Despite my fascination with JRR Tolkien’s Middle-earth canon, or “legendarium”, I am fairly critical of the well-known “barrel scraping” which characterises much of his posthumously published works*. For every enlightening edition like the Unfinished Tales there are laborious books like The Lays of Beleriand to wade through. I don’t argue the value of exploring the creative origins of The Hobbit or The Lord of the Rings but one suspects that not all of the speculative thoughts or idle jottings of the British author are worthy of examination in quite such discursive detail. A version of the old adage about avoiding too close a look at how the sausage is made seems appropriate here.
That said, some of the stories and scraps of stories released in the decades following the writer’s death in 1973 have undoubtedly added further interest to his fictional mythology. The most obvious example is 1977’s The Silmarillion, which summarises a host of in-universe histories from Middle-earth’s First and Second Ages, recounting events otherwise mentioned in passing by the main characters in The Lord of the Rings trilogy. Likewise the aforementioned Unfinished Tales, published in 1980, is a treasure trove of near complete narratives or snippets of lore, some of which can stand as embryonic stories in their own right.
One of my favourite pieces from that book is the partial tale called Of Tuor and his Coming to Gondolin, which sketches out one of the earliest penned and most concrete myths in the development of the Middle-earth cycle. This narrative describes the founding of the hidden city of Gondolin by the Elf-king Turgon of the Noldor, the arrival of Tuor, a lost prince of the Edain or Mortal Men, the betrayal of the fortified-city to Morgoth, the supernatural enemy of elves and men, and its subsequent destruction by his armies. It also relates the flight of desperate refugees from Gondolin to other parts of Beleriand, a region of north-western Middle-earth subsequently submerged in a great inundation, tying the tale to other important sequences from Tolkien’s writing.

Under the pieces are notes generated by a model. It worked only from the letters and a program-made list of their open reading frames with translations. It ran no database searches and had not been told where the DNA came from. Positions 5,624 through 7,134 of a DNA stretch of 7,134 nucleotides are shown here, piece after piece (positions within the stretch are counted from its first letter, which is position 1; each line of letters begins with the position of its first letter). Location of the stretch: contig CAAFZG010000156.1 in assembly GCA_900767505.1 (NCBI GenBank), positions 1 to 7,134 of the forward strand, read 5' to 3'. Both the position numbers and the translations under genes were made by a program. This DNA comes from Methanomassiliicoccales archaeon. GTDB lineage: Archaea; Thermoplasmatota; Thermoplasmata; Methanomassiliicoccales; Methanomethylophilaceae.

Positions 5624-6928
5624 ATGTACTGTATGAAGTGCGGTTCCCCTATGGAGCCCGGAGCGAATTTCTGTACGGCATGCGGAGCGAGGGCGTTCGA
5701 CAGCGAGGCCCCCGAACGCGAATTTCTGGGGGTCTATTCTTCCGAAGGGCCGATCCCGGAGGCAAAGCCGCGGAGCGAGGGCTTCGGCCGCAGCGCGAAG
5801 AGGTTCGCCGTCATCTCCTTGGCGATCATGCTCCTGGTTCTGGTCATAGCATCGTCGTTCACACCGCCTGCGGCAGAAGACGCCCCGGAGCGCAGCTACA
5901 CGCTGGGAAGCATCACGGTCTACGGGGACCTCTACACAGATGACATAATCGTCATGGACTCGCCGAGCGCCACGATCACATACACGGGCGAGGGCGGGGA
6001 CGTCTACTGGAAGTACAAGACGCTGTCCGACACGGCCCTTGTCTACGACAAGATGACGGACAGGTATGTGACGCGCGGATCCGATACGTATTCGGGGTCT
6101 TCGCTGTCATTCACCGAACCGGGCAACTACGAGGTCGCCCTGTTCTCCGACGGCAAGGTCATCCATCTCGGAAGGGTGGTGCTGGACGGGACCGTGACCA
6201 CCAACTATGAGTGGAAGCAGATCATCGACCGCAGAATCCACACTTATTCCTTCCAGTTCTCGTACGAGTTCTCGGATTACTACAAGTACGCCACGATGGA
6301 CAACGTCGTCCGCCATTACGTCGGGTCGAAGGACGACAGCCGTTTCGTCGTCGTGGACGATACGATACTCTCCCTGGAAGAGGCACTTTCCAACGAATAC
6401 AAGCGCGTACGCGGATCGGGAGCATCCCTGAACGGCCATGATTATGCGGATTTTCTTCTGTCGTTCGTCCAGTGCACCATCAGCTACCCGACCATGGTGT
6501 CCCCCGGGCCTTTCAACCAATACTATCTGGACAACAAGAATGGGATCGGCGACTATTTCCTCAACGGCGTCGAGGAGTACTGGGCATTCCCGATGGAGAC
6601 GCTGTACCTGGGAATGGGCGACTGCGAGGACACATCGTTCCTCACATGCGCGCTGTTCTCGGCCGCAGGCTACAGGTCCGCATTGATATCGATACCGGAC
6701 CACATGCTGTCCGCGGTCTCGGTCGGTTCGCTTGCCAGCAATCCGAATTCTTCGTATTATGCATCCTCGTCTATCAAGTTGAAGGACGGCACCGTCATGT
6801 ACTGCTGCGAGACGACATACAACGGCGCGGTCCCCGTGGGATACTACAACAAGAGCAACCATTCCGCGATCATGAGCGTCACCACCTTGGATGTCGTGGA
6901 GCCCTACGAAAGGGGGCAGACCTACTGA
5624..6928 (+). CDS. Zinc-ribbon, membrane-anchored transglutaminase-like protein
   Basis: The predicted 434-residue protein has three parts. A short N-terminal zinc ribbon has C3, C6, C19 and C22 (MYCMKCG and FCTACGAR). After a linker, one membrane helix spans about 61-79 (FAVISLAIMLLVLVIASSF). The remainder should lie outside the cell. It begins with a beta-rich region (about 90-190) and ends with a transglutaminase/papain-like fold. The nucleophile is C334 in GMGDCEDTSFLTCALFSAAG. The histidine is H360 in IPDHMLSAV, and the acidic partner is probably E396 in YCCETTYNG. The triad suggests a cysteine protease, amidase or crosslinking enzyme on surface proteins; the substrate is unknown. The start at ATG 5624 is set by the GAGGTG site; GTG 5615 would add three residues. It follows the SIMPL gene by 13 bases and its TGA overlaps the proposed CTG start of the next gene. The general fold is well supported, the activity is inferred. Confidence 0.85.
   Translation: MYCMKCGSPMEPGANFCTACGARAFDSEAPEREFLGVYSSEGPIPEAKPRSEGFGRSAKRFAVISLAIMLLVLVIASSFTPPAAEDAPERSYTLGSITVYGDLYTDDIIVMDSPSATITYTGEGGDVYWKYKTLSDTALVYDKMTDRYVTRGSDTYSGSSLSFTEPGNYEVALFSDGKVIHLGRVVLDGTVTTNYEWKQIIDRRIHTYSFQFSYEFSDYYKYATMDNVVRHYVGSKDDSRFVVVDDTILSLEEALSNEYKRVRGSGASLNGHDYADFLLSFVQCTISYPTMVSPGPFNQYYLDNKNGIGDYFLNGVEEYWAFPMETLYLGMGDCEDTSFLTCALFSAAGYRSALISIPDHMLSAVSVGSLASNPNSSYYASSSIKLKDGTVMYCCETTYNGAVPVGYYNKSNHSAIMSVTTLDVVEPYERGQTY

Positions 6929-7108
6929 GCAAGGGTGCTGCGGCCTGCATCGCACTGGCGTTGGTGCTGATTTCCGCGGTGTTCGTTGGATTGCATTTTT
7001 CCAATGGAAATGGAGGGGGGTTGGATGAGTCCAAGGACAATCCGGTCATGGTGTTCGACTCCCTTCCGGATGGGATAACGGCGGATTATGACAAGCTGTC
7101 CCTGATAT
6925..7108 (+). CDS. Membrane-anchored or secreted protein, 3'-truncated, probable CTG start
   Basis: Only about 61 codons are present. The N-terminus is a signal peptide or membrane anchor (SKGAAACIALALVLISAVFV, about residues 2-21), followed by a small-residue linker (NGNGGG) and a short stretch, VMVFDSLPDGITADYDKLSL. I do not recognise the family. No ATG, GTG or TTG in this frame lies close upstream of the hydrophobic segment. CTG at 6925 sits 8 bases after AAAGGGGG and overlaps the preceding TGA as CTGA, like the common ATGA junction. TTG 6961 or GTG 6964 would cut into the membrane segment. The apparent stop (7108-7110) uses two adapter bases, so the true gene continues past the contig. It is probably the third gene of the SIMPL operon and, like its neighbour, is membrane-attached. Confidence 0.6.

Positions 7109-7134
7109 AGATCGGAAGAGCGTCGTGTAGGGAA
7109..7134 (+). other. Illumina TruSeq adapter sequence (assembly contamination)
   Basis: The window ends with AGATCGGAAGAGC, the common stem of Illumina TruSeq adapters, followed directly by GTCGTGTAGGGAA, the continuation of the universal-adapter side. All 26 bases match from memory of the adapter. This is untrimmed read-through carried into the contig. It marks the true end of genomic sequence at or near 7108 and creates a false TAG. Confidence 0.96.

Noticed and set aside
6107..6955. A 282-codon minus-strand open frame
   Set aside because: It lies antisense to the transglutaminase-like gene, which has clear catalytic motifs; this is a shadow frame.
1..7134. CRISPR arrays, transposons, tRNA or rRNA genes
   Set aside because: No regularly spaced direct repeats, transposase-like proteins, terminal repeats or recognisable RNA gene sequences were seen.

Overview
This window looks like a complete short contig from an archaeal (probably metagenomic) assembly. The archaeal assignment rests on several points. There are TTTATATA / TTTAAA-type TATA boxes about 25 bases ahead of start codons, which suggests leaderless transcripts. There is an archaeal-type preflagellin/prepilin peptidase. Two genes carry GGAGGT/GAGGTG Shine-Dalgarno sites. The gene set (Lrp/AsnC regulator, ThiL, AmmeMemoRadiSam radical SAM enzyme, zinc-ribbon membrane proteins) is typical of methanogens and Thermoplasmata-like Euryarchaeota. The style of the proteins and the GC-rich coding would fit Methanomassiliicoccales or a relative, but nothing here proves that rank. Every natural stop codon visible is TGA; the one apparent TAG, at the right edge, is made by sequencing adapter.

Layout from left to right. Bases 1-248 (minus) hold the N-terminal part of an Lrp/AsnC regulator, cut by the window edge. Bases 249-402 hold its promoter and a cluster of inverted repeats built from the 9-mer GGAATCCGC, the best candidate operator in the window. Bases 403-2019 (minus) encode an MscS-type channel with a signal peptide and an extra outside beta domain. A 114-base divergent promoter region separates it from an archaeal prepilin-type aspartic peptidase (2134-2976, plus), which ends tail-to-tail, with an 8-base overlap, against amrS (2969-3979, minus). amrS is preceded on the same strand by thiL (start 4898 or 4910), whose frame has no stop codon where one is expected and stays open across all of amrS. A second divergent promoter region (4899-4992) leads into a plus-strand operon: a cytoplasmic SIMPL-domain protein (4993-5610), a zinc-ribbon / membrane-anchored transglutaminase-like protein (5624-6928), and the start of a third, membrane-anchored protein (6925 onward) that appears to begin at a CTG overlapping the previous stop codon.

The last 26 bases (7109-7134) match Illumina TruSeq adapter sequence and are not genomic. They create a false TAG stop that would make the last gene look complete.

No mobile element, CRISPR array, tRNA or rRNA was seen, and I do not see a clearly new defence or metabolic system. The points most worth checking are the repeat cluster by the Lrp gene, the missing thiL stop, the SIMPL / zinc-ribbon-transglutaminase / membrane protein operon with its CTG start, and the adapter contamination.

So, I must admit that I am looking forward to the projected August publication of a new book, The Fall of Gondolin, a standalone version of the original 1917 story but recounted in a somewhat more cohesive form, thanks to the creative editing of Tolkien’s son and indefatigable archivist, Christopher. Given the diverse source materials there will of course be episodic parts, unavoidable synopses, lacunae, speculations and plenty of footnotes. However the chance to read a near continuous narrative of the Tuor tale, with some new additions from Tolkien’s papers, is not to be missed. Hopefully it will live up to my expectations.
* In fact, some of the least successful scrapings have focused on Tolkien’s non-fantasy works, including The Fall Of Arthur, a fragmentary draft poem of dubious merit based upon early British-Welsh myth, and the rather more interesting Beowulf, a poor translation of the Medieval English legend with thought provoking notes.